NASA testing new technology to help spacecraft land safely on Mars

To slow down a spacecraft as it descends and lands on a distant planet on deeper space mission including Mars, NASA engineers are testing inflatable heat shield technology at the US space agency's Langley Research Centre in Hampton, Virginia.

By: | March 9, 2016 1:35 PM
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To slow down a spacecraft as it descends and lands on a distant planet on deeper space mission including Mars, NASA engineers are testing inflatable heat shield technology at the US space agency’s Langley Research Centre in Hampton, Virginia.

Engineers recently put the technology to the test by packing a nine-foot diameter donut-shaped test article – also known as a torus – to simulate what would happen before a space mission.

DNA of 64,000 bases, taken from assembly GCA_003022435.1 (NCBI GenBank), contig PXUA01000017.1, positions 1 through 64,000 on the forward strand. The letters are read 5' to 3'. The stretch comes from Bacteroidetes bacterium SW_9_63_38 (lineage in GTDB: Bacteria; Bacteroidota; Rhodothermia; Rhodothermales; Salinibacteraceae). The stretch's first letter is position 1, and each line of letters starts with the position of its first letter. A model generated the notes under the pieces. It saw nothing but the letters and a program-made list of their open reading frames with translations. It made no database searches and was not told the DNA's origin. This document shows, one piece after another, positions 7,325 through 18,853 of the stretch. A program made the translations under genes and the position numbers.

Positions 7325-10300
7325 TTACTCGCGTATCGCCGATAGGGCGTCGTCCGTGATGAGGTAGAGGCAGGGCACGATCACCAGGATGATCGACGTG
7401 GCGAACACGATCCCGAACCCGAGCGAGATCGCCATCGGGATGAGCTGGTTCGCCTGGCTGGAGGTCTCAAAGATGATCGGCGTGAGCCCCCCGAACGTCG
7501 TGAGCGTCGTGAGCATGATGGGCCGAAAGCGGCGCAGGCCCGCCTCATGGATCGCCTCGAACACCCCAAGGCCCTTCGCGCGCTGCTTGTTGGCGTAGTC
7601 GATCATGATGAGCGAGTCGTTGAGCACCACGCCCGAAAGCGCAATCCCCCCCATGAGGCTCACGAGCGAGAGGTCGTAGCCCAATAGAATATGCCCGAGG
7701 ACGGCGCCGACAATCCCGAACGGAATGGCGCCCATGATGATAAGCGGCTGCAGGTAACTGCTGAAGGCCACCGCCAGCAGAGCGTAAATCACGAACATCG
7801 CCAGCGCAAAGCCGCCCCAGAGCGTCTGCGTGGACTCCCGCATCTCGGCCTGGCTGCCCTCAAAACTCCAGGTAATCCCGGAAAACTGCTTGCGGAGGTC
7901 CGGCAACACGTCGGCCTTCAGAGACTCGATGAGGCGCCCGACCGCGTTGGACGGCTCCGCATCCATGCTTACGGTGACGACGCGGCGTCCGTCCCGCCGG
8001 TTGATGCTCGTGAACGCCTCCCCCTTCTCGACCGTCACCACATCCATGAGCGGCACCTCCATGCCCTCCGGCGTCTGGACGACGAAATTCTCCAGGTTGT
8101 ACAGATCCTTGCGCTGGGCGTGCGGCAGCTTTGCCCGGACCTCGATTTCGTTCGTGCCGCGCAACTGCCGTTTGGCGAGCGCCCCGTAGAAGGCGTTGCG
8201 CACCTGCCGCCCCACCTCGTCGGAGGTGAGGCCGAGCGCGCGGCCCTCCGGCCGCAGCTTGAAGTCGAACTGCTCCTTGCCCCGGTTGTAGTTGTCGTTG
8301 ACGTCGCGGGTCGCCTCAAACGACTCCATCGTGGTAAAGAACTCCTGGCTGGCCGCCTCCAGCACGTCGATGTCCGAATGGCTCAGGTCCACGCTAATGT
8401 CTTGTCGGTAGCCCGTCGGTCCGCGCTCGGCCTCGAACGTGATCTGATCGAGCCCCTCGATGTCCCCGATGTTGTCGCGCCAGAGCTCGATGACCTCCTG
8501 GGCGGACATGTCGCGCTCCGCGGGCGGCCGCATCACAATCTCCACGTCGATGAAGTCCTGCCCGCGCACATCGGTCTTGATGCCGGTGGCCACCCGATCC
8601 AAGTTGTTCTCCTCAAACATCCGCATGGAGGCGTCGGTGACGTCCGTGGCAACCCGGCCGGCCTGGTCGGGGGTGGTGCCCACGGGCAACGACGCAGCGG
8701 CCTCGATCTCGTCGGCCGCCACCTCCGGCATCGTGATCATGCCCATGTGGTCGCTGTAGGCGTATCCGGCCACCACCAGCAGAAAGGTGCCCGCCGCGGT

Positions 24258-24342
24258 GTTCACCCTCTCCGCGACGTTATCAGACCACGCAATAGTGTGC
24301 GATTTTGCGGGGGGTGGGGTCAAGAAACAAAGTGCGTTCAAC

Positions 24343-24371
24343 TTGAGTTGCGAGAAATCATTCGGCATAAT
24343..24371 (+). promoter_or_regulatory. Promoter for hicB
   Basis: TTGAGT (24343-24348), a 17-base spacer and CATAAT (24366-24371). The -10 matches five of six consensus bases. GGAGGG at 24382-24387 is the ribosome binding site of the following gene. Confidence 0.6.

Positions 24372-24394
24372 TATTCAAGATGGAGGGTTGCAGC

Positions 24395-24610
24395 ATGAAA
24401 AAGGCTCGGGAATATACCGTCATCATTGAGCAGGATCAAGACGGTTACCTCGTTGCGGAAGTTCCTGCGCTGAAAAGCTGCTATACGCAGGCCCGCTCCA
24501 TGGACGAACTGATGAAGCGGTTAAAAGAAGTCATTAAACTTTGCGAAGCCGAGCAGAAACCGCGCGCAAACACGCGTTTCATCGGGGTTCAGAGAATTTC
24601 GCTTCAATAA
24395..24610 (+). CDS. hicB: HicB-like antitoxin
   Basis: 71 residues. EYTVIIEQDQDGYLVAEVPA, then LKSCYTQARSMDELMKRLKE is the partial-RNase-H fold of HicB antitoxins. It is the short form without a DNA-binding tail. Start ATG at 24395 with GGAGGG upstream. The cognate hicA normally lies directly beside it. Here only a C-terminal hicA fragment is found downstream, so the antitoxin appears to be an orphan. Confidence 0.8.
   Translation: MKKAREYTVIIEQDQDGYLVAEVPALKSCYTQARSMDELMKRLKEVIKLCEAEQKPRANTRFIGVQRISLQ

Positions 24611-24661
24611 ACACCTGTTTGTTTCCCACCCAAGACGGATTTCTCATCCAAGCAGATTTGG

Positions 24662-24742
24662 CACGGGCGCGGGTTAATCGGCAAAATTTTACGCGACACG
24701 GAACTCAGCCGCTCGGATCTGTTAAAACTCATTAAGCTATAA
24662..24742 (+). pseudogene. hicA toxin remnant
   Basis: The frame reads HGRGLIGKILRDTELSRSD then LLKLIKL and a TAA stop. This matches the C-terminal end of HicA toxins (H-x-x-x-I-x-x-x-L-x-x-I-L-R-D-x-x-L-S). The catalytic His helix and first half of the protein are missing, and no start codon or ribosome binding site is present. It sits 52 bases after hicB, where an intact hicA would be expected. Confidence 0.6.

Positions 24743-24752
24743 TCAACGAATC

Called the Hypersonic Inflatable Aerodynamic Decelerator (HIAD), it works like a parachute, using the drag of a planet’s atmosphere to slow the space vehicle as it descends toward the surface.

Slowing the spacecraft protects it from the intense heat of atmospheric entry and allows it to land more softly.

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First Published on March 9, 2016 1:06 pm
Tags: Nasa
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